Monday, May 30, 2005

Boys And Girls Are Different: As I was reading Ship Of Magic something occurred to me about the differences between men and women writers that I thought was interesting.

Even though the stereotypes say that it's women who care about helping other people and men who care about themselves, in fiction, it's usually the opposite. Fiction by men is usually concerned with helping others (eg the world is about to be destroyed, and the protagonist has to stop it) and fiction by women is usually more concerned with establishing an identity (eg a person has to work to establish his/her own place in the community).

I remember a scene in Erin Brokovich that confused me tremendously. There's a part, right when the evil corporation's plans are starting to be exposed to the public that Erin storms out of the room, furious. I was baffled. Shouldn't she be excited? Her work was starting to pay off!

My wife had to explain it to me. She was upset because the lawyer she was working for was getting all the credit. It suprised me--thats just not the kind of thing would expect to matter that much to her. Is that really conflict, or just whining?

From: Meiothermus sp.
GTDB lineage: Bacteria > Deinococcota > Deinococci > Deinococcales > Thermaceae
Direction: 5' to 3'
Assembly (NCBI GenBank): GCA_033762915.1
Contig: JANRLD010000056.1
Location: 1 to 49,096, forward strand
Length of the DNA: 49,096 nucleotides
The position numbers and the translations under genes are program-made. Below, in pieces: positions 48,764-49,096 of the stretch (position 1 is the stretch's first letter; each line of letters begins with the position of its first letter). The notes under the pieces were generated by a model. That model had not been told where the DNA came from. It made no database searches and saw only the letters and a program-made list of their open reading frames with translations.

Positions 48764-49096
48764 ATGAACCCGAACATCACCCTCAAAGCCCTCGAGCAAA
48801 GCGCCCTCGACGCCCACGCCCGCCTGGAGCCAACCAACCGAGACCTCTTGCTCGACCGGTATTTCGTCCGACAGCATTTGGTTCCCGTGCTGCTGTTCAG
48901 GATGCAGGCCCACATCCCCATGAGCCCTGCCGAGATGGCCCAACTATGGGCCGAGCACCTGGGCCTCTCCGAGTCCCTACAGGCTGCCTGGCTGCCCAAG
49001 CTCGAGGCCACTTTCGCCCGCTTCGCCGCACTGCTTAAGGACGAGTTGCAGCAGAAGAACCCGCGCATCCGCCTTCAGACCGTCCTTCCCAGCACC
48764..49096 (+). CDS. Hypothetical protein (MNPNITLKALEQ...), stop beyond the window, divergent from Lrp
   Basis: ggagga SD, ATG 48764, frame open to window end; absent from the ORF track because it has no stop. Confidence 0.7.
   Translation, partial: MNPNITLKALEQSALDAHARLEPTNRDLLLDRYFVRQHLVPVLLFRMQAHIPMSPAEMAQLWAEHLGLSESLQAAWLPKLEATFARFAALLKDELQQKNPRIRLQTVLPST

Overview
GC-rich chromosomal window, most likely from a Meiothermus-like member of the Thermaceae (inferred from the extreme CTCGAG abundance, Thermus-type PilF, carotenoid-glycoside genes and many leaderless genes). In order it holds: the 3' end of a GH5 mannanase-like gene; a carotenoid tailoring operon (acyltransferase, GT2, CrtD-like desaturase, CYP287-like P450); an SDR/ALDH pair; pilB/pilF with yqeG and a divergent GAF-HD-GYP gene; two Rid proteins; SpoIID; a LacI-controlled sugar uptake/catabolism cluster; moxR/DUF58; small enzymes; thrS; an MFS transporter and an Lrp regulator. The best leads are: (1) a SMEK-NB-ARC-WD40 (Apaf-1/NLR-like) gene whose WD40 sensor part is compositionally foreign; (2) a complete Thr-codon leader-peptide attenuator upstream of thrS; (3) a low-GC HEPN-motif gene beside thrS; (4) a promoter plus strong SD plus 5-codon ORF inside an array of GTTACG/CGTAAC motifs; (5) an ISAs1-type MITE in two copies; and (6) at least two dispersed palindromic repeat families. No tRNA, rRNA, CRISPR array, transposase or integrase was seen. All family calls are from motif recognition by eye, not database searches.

It fills women's fiction. Think Member of the Wedding, or any number of books you had to read in school. All about one person pretty much worrying about themselves.

Of course, when I thought a little more about it, I realized it wasn't playing as much against stereotypes as I thought. Guys, deep down, do want to be the "knight in shining armor, riding up on the nice horse to swoop the girl up or slay the dragon or take back the kingdom or all of the above. And women, being more nuturing, are more likely to be empathetic towards a single character dealing with their own personal problems.

I think it's the same in the blogosphere. Girls are more likely to write (and read) blogs that talk about day-to-day mundane things, identity issues, etc. Guys are more likely to have save-the-world blogs about politics or information (My own weight loss blog is less personal than informative, probably partly for this reason).

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